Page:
Matt Tombs / Monday 18th February 2013 / 14:00
After so many horses had disappointed following a gruelling King George, it was great to see Cue Card and Captain Chris run so well in the Grade 1 Ascot Chase, (extended 2m5f, soft.) Captain Chris had just joined Cue Card at the 2nd last when diving at it and it’s hard to call what would have happened otherwise. He wasn’t going better at the time but has more stamina and it would have been a close call. Whilst he obviously prefers going right-handed, he’s jumped much straighter in his last two runs and 25/1 for the Gold Cup is a big price for a horse with his talent.
Cue Card might have won anyway but it looked as if this trip stretches his stamina. He got a soft lead here, which he wouldn’t get in the Ryanair and that race has generally fallen to a stayer at the trip. As an opponent of the watering down of quality at the Festival with all the extra races, I was delighted to hear owner and trainer sounding as if they wanted to run in the Champion Chase (14/1) not Ryanair (4/1). (If he was owned by some, they would doubtless be asking for a 2¼m chase at the Festival which would suit him ideally.) Lets hope connections stick to their guns and take Sprinter Sacre on. Cue Card’s the horse who’s come closest to giving him a race so far, (in the Arkle), and given a more positive ride from the front this year he’d at least be in a position to exploit any chinks in the favourite’s armour.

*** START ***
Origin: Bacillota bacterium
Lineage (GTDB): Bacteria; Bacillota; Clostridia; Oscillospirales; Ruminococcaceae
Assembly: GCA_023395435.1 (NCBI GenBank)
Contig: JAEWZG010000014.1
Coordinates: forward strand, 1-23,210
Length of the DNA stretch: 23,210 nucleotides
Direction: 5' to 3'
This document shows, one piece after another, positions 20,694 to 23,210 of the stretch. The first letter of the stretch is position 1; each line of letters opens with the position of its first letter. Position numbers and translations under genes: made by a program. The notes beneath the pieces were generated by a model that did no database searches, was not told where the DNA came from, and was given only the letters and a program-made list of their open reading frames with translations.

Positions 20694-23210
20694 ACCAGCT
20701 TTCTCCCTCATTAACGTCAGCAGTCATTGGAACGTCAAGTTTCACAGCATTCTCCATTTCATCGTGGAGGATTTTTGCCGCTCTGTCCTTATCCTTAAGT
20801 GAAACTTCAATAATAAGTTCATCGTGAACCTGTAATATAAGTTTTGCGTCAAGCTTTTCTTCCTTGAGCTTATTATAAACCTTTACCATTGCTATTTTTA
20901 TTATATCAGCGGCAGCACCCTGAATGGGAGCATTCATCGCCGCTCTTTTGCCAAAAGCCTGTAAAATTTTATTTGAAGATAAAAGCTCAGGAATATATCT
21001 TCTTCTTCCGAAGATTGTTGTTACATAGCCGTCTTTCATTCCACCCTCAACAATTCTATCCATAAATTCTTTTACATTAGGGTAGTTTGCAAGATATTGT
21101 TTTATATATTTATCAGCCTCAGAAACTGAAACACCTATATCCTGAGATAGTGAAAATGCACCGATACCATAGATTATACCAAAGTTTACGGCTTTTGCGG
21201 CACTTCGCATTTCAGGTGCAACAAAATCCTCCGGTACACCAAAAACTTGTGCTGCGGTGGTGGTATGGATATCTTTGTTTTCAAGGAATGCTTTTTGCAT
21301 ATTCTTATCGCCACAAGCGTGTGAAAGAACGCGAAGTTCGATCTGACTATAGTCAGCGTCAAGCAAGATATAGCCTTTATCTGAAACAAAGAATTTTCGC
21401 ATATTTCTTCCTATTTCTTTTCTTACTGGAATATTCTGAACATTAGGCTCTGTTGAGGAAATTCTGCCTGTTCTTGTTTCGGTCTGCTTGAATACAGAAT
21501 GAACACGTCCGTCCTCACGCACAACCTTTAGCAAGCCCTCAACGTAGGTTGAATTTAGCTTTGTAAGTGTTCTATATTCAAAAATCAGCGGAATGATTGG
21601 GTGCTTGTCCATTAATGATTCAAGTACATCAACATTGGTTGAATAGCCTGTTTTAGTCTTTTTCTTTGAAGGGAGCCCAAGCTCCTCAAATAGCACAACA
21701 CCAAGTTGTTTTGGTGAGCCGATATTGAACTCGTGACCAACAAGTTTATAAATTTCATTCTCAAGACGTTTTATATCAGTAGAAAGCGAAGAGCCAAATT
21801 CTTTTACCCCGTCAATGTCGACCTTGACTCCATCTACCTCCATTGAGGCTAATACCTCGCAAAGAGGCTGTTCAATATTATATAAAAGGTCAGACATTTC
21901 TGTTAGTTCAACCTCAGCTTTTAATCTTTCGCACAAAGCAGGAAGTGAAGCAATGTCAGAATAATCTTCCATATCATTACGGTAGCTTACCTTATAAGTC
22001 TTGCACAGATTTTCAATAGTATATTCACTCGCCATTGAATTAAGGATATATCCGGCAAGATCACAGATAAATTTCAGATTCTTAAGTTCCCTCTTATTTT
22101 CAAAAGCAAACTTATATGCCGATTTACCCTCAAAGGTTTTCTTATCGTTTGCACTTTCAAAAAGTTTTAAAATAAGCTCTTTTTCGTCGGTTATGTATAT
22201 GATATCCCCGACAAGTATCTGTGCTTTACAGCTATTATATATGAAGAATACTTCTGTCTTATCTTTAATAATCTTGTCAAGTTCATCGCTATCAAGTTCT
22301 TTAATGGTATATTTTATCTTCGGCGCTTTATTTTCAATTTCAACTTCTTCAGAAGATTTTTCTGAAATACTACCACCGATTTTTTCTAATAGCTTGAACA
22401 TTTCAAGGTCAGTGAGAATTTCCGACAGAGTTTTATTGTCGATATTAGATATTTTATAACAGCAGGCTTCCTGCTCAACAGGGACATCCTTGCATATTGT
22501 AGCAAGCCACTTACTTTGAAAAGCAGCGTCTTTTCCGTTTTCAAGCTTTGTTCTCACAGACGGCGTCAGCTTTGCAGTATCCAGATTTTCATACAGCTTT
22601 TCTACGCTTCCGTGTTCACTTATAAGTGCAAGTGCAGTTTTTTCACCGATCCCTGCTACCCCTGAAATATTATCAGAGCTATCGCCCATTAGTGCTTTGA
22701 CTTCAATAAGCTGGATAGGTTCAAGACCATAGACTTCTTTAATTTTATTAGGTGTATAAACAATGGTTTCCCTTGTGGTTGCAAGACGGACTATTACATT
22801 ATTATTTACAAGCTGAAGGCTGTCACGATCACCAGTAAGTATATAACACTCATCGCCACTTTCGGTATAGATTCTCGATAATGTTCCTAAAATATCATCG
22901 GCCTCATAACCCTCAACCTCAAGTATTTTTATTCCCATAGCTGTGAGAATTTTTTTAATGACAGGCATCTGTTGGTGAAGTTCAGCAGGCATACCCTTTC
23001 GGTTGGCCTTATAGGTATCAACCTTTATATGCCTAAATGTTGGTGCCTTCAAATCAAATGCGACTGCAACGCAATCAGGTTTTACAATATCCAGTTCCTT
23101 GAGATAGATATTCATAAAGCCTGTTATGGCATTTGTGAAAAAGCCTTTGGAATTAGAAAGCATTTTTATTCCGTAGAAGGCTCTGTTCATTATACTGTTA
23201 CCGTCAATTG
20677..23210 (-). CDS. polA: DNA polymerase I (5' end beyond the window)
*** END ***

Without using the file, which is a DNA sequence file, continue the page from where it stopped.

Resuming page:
Finian's Rainbow was on the face of it disappointing again, but it wasn’t a surprise he needed this and nothing he’s done previously suggested he’d be likely to get home in the ground anyway. The Ryanair (16/1) looks the wrong target and if he does run at the Festival, it must make sense to defend the Champion Chase crown, (20/1). He has questions to answer now but could easily improve hugely for good ground and it’s worth remembering he was disappointing in his prep run before winning the Champion Chase last year. If he does defend his title, the 13/2 in the ‘without Sprinter Sacre’ market would look appealing as he could be ridden for 2nd.